Other measures to consider
Feed efficiency is only one aspect of Turtle Rock Angus. The operation measures many other aspects, such as the percentage of a cow’s body weight she weaned, pounds of production per acre, and how quickly the animals shed in the spring. Jeff compares knowing pounds of production per acre in a cattle operation to knowing crop yield per acre. This is a different approach than what is common today, where weaning weights are looked at without consideration of other associated costs of production.
Expected progeny differences are commonly used in the cattle industry, and EPDs are monitored at Turtle Rock. However, EPDs are not necessarily used by the Listons for making culling decisions. “We think the cattle environment, management and feed sources need to be analyzed first,” Jeff says. Then they look for animals that work well in the herd, and consider their respective EPDs as a starting point in deciding whether to keep animals for the herd. “It’s just a different angle we take,” he explains.
Looking at EPDs without consideration of all costs associated with achieving those EPD results in another example of not always taking efficiency of genetics and resources into account. For example, adding milk EPD will mathematically add to weaning and yearling EPDs, but there can be a loss of feed efficiency in trying to maximize milk production for a beef cow.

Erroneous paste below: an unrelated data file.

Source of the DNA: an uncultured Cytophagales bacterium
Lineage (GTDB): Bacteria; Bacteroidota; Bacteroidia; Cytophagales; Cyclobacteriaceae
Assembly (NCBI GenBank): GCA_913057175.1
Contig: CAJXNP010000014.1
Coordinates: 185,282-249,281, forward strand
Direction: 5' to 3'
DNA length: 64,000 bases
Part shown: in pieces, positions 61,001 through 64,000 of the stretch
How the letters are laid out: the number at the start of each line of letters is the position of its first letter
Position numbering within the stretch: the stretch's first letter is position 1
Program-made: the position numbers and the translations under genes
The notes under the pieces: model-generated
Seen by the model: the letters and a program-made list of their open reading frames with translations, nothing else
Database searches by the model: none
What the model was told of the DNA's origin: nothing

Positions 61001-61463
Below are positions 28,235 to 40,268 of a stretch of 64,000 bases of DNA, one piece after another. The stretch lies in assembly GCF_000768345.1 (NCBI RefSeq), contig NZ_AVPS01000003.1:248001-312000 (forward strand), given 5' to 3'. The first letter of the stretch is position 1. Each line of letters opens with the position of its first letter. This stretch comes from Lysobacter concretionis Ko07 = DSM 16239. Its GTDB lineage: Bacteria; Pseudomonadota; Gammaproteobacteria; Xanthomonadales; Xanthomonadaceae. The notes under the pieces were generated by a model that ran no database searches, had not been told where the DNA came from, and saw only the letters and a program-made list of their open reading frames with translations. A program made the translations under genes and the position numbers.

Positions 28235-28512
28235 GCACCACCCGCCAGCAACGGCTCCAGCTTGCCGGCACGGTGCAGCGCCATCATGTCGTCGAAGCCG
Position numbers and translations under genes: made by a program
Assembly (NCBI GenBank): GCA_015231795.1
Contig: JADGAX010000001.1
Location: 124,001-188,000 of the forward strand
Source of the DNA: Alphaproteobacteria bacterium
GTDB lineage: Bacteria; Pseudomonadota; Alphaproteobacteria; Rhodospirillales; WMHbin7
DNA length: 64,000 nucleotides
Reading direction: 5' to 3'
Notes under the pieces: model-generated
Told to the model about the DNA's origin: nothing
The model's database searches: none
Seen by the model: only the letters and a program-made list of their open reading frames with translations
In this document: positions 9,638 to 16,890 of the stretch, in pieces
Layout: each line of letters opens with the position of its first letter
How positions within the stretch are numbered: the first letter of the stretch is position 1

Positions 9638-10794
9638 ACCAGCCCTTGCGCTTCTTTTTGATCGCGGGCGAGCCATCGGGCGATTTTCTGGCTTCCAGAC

Along with using EPDs that match resources and management of their cattle operation, the Listons give credit to a measure called “cow energy value,” expressed as $EN, for Angus. This can indicate either the cost savings or the increase in cost to feed an Angus cow for a year.
A positive $EN means the cow is saving that dollar amount in yearly maintenance cost, while a negative $EN indicates a cost increase in yearly maintenance. Turtle Rock has been working toward a neutral, or 0-$EN, cost when choosing breeding stock.